Four Irishmen and an Englishman walk into a pub. It could be the start of a corny gag, but it is also a fair approximation to the start of the novel Bogmail by Patrick McGinley. The novel is set in a small coastal village in County Donegal in the 1970s, and much of the action centres around the local pub and its landlord Tim Roarty.
Bogmail was originally published in 1978 by Martin Brian & O’Keeffe Limited, and has most recently been reissued by Head of Zeus in 2017. The new book cites on the cover some of the reviews by the Donegal Democrat when the book was first published: “A horrific concoction of filth. A picture of life in Donegal that is revolting in the extreme. A shocking libel.” I can scarcely think of a better recommendation for reading a book! More sympathetic modern reviews describe it as a “rediscovered classic of Irish literature”. Not quite such a turn-on.
Although the book has elements both of a crime novel and a novel of suspense, involving both murder and blackmail, above all else it is a novel of character and place. The wild Donegal landscape of boggy land and craggy shore is very lovingly described, and the language and characters of the pub habitués are vividly and amusingly drawn. Dark comedy overshadows every aspect of village life, both the mundane and the extreme.
Bogmail was televised as a three-part BBC series in 1991 called Murder in Eden, which is now available on Youtube. The TV adaptation is surprisingly faithful to the book, and starred Tony Doyle as Tim Roarty; Peter Firth as English outsider Kenneth Potter; Alun Armstrong as the hapless local policeman, Sergeant McGing; and Edmund ‘Birdy’ Sweeney as barfly Old Crubog.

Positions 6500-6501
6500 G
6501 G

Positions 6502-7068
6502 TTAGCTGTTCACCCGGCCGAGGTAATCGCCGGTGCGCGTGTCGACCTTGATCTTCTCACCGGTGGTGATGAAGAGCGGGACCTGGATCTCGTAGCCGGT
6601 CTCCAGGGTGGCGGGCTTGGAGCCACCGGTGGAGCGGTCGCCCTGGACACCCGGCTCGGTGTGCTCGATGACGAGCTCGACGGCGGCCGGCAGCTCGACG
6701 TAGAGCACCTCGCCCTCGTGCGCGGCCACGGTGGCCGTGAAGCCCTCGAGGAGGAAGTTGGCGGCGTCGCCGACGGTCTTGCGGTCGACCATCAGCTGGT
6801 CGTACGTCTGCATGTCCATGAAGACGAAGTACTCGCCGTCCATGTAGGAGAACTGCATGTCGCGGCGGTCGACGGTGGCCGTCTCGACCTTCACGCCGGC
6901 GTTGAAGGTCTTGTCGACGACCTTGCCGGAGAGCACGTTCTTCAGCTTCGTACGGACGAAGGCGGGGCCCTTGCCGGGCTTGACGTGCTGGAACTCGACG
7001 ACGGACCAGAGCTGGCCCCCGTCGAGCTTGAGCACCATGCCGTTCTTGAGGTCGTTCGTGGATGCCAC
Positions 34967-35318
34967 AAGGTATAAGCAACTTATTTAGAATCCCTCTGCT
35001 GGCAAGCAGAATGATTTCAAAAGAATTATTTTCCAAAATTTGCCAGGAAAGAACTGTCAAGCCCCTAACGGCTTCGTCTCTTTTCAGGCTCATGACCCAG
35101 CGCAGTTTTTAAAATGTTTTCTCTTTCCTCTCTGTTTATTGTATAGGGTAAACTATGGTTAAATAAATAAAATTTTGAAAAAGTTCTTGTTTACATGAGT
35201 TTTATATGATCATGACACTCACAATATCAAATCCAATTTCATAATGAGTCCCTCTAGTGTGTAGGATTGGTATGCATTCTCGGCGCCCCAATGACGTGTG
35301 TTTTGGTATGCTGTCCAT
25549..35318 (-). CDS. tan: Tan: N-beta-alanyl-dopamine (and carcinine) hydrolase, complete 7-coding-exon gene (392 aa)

The moral landscape has shifted greatly since when the book was first published in the late 1970s and, what might have been received as a ‘horrific concoction of filth’ then, would barely raise an eyebrow now. One aspect of the book, which I did find surprising, though, and which might partly explain why the novel ended up being ‘lost’ for a period of time was its rather negative portrayal of the Irish characters in the book opposed to its fairly positive depiction of the sole English one. This juxtaposition is particularly acute in the episode involving Canon Loftus and the dissolution of the Anti-Limestone Society, which sees Roarty and fellow compatriots Rory Rua and Gimp Gillespie capitulate their principles in the face of personal gain: “‘I’m with you, Canon,’ said Roarty, not daring to look at Potter.” (p. 202).
There is a timeless quality to Bogmail, and it is the same timelessness with which, being an outsider in the same position as Potter in the novel, I view the Irish landscape. In ignorance, I naturally veer towards romanticising, whereas McGinley is able to present a more honest depiction, filth and all.
© Fergus Longfellow
Fergus Longfellow looks at life from the edge.